South Korea will scrap predeparture COVID-19 tests for arrivals, lifting some of the last pandemic-related border controls in a boost to the country’s beleaguered travel industry.
Travellers to the country will no longer be required to present a negative coronavirus test result starting on Saturday, the Yonhap news agency reported on Wednesday.
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The change comes after a government advisory committee recommended ending mandatory predeparture PCR tests for inbound travellers. Travellers will still need to take a PCR test within 24 hours of arriving in the country.
South Korea is among the region’s last economies to hold onto strict border controls, though China, which has an ultra-strict “zero COVID” strategy, Japan and Taiwan continue to impose extensive barriers to travel.
Asian countries including Thailand, the Philippines, Malaysia and Indonesia have lifted testing requirements in recent months as the region welcomes back travel after relying heavily on border restrictions earlier in the pandemic.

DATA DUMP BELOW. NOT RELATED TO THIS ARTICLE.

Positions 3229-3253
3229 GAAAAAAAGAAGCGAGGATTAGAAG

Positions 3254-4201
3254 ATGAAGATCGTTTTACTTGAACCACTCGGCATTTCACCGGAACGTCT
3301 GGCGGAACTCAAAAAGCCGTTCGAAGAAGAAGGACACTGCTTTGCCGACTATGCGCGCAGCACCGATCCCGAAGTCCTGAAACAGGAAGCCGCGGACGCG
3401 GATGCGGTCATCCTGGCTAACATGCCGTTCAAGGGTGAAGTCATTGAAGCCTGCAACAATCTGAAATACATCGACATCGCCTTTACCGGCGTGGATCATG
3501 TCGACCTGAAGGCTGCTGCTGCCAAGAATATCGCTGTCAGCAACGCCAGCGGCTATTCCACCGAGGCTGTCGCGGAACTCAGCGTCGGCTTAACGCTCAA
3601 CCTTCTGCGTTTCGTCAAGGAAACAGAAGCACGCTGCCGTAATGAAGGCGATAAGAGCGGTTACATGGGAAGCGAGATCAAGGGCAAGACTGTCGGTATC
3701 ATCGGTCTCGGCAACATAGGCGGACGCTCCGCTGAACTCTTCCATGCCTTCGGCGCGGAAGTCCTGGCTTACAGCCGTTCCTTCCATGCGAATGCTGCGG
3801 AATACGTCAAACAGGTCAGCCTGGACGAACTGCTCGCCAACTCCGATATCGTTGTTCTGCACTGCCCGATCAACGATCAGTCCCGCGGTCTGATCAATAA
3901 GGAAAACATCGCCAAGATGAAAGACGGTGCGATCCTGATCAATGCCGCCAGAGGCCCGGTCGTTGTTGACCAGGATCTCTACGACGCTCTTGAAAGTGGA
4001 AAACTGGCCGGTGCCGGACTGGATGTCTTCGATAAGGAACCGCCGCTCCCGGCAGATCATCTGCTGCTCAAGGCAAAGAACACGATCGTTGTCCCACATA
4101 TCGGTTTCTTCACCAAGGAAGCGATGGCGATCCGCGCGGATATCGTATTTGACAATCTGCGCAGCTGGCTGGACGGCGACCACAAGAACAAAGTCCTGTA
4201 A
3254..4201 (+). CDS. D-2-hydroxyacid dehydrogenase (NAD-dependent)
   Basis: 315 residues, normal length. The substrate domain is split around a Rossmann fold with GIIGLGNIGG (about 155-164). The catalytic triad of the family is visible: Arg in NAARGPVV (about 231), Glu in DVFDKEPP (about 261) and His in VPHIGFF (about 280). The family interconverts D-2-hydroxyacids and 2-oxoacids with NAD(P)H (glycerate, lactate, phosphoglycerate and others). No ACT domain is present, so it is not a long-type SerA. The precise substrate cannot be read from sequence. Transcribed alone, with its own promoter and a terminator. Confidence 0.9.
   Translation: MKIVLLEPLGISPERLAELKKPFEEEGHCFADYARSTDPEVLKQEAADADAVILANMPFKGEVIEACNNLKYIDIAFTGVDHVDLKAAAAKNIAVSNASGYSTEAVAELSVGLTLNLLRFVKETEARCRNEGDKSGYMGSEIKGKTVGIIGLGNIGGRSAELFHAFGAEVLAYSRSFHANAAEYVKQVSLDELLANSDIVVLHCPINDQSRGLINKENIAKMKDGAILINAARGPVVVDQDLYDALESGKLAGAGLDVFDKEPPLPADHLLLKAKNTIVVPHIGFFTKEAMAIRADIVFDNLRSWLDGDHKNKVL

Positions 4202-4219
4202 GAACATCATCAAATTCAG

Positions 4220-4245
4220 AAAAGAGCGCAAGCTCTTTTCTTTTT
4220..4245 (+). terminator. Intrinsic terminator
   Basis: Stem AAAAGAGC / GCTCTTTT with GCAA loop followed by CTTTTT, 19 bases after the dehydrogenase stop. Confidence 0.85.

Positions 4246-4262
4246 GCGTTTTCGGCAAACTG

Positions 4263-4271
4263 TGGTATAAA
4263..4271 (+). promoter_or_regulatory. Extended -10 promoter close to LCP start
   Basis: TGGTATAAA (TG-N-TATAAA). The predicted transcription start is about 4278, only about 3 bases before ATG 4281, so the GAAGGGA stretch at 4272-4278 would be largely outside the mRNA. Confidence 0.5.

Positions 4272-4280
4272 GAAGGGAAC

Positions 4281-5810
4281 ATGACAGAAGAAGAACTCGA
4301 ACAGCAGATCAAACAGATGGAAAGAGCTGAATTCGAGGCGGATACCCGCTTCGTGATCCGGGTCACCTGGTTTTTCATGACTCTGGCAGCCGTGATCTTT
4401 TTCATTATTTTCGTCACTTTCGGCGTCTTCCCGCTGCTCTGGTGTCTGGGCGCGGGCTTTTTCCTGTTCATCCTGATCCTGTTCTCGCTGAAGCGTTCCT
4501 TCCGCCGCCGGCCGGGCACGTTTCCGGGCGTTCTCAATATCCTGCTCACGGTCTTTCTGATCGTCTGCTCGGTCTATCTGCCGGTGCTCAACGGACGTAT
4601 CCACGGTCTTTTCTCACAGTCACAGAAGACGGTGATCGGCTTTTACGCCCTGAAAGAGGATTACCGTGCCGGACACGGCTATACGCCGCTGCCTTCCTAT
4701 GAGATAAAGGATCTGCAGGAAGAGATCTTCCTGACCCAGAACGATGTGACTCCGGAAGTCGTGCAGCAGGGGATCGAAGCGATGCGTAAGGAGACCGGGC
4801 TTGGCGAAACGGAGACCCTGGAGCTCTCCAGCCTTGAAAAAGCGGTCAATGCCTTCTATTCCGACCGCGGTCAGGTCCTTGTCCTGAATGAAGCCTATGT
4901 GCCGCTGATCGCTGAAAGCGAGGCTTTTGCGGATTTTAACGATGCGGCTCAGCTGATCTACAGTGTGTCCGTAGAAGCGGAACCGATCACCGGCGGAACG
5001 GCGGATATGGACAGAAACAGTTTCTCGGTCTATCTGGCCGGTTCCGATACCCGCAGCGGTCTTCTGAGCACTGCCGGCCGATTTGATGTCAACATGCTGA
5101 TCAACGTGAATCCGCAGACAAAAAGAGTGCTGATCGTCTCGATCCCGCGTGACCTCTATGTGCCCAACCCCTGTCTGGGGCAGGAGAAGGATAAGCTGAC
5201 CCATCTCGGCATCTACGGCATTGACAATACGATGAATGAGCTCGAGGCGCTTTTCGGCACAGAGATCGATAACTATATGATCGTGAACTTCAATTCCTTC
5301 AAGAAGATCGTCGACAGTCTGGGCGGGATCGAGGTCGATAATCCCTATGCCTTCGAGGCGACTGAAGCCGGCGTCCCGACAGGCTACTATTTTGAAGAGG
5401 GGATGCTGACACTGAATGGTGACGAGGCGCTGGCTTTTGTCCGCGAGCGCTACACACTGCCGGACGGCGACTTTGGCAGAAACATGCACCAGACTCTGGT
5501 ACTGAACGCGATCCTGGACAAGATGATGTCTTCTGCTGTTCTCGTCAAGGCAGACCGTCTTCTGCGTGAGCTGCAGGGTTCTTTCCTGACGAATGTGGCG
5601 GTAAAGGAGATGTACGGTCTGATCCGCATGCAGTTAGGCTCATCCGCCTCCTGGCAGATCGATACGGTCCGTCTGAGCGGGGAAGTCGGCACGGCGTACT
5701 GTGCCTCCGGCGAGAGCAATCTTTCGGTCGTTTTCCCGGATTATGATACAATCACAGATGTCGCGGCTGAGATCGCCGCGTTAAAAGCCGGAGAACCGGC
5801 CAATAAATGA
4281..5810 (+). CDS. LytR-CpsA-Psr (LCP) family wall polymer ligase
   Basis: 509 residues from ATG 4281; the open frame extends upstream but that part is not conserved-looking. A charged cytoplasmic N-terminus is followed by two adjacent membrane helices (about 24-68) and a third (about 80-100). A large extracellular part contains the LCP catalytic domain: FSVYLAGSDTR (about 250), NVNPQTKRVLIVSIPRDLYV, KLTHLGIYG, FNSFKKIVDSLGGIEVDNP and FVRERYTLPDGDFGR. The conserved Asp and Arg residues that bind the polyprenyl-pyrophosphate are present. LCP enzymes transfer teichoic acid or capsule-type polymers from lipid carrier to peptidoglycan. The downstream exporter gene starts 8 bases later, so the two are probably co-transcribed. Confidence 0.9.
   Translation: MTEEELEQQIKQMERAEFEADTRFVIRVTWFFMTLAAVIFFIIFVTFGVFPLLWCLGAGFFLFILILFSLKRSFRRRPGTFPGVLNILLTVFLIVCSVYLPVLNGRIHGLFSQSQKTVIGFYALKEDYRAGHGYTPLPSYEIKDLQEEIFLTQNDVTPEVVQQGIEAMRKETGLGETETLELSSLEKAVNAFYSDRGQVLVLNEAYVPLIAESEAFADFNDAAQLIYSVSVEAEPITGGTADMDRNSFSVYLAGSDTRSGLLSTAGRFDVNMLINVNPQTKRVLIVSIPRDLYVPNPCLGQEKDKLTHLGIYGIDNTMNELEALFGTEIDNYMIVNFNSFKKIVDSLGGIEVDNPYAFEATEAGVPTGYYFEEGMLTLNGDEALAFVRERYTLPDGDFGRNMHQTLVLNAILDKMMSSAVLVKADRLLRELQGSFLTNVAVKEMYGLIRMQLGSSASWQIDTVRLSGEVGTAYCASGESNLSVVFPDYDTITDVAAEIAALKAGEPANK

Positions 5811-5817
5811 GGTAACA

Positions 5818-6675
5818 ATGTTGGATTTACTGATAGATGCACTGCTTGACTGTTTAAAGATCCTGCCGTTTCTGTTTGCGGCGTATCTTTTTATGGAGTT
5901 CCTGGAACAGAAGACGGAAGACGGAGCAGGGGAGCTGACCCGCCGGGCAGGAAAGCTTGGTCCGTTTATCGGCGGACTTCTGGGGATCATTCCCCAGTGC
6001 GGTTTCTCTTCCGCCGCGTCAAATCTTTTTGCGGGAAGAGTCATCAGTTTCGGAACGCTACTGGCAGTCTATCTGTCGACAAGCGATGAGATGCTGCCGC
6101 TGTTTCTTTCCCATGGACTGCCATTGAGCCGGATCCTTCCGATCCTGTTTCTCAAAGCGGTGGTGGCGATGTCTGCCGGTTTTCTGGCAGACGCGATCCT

South Korea lifted quarantine requirements for vaccinated tourists in April and dropped quarantine for all arrivals regardless of vaccination status in July. Tourists have been slow to return, however, with passenger traffic at main gateway Incheon Airport in July reaching less than one-quarter of pre-pandemic levels.
The East Asian country has reported some of the highest numbers of COVID-19 cases in the world in recent weeks despite high vaccination rates and widespread mask-wearing, although the vast majority of infections have been mild.
Daily cases have hovered at about 100,000 since topping 180,000 in mid-August amid the spread of highly transmissible Omicron sub-variants.